Why does Sainsbury's want to buy Argos?
"The laminated book of dreams," was how comedian Bill Bailey once jokingly described the plastic-coated Argos catalogue.
Yet for supermarket chain Sainsbury's could it actually prove true?
Its original declaration of interest in Argos and Homebase owner Home Retail Group stunned the City, with many retail experts and investors questioning the logic of such a deal.
But Sainsbury's, which has already been trialling Argos concessions in 10 of its stores, has now offered £1.3bn to win control of Home Retail Group.
It argues buying the group would help it to boost sales growth, improve its delivery networks, and mean they could sell their products to each other's customers.
The supermarket says the leases of around half of Argos' 734 stores across the UK are due for renewal over the next four to five years, and it is believed to have identified between 150 and 200 stores which it could shut and move into a nearby Sainsbury's store.
But analysts have suggested the greatest prize of all could be Argos' delivery network. The chain may be best known for its hefty, encyclopedia-like catalogues - the basis of many a child's Christmas wishlist - but it has been steadily replacing the ring-bound catalogues and iconic blue pens with iPad-style terminals.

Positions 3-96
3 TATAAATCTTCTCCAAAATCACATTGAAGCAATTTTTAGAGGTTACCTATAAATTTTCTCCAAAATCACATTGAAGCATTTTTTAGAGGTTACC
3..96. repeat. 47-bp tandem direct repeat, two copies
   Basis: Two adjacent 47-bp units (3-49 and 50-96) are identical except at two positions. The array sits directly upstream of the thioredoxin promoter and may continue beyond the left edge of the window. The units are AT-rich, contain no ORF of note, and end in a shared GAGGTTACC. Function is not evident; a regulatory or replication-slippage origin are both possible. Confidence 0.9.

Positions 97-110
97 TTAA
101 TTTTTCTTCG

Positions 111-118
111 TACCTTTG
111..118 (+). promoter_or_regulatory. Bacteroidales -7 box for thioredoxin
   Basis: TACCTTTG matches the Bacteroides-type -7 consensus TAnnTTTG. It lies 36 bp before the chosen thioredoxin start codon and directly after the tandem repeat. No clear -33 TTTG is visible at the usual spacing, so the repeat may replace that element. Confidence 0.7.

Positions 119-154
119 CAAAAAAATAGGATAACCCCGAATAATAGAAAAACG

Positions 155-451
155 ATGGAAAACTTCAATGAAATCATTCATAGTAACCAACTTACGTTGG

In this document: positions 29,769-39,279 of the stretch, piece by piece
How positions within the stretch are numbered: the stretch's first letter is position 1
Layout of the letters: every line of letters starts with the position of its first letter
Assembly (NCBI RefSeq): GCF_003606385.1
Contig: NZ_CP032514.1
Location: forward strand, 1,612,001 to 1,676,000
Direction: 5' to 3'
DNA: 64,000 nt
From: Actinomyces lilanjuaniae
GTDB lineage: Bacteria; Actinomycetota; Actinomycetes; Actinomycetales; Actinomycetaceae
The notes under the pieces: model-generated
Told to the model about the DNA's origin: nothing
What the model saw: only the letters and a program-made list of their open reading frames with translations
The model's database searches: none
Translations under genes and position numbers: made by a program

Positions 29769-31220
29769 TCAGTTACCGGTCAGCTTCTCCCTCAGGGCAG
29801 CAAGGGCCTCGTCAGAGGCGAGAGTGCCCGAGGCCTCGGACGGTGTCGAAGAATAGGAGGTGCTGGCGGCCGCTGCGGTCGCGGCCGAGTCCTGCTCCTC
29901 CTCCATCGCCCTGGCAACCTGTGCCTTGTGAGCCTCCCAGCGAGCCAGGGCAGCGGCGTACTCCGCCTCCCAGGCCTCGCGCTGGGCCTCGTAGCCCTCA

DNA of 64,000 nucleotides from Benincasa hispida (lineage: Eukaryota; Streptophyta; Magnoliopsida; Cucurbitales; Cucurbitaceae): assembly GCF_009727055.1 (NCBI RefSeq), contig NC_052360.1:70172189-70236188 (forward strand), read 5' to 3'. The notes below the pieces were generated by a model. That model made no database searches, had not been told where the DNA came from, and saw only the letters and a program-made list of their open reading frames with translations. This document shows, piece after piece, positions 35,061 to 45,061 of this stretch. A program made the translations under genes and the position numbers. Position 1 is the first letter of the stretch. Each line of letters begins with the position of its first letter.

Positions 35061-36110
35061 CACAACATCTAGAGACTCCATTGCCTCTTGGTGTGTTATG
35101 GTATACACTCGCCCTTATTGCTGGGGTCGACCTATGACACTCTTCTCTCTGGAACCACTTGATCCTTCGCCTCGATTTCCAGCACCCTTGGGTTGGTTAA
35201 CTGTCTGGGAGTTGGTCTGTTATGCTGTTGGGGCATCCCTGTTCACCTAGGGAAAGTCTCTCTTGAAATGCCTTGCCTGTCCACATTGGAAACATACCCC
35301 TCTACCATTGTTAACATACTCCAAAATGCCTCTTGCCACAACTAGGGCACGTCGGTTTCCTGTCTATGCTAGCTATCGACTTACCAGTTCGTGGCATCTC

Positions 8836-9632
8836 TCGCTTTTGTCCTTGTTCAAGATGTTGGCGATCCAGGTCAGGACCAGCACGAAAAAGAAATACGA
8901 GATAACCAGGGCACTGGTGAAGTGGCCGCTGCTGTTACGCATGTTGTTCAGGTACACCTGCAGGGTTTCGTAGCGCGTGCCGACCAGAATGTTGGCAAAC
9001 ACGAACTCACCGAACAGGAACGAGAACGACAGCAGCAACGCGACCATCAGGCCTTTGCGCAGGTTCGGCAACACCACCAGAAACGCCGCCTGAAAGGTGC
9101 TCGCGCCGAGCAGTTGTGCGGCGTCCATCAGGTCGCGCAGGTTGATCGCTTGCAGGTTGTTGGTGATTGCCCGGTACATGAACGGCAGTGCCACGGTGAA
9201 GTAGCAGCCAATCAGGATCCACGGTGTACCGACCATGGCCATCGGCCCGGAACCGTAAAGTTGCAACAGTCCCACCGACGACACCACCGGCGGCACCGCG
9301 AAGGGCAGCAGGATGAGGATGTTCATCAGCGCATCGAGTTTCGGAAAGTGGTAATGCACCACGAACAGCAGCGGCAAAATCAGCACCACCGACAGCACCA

'Amazon with stores'
The shift is part of Argos' mission announced in late-2012 to reinvent itself as "a digital retail leader".
Order something from Argos before 6pm and you can have it by 10pm that same day any day of the week, for £3.95.
It's basically an "Amazon with stores" as investment bank Morgan Stanley puts it.
James Walton, chief economist at food and grocery research charity IGD, says for that reason Sainsbury's move may just make sense because it will help it to fulfil the "I want it now" demand from shoppers, what he calls "the fast order fulfilment service aspect of online".
"It was one of those announcements that you thought afterwards 'of course that's going to happen'," he says.
"It's all about serving the customer where they want it, when they want. Shopping your way anyway without any compromise. It's a huge logistical challenge which raises the bar as far as shoppers are concerned," he says.
Yet online supermarket shopping is a vastly different world from normal online shopping for say clothes or books.
For a start hardly anyone does it. Online purchases currently account for just 5% of UK grocery sales, according to IGD.
This partly comes from low demand: people don't like to pay delivery fees, the delivery slots are often inconvenient and the food isn't always fresh.
Meanwhile, the problem for supermarkets is most online transactions aren't profitable.
Setting up a technology platform and an initial distribution network can cost tens of millions of pounds. Online only supermarket Ocado is a case in point, it took 15 years to make its first annual profit.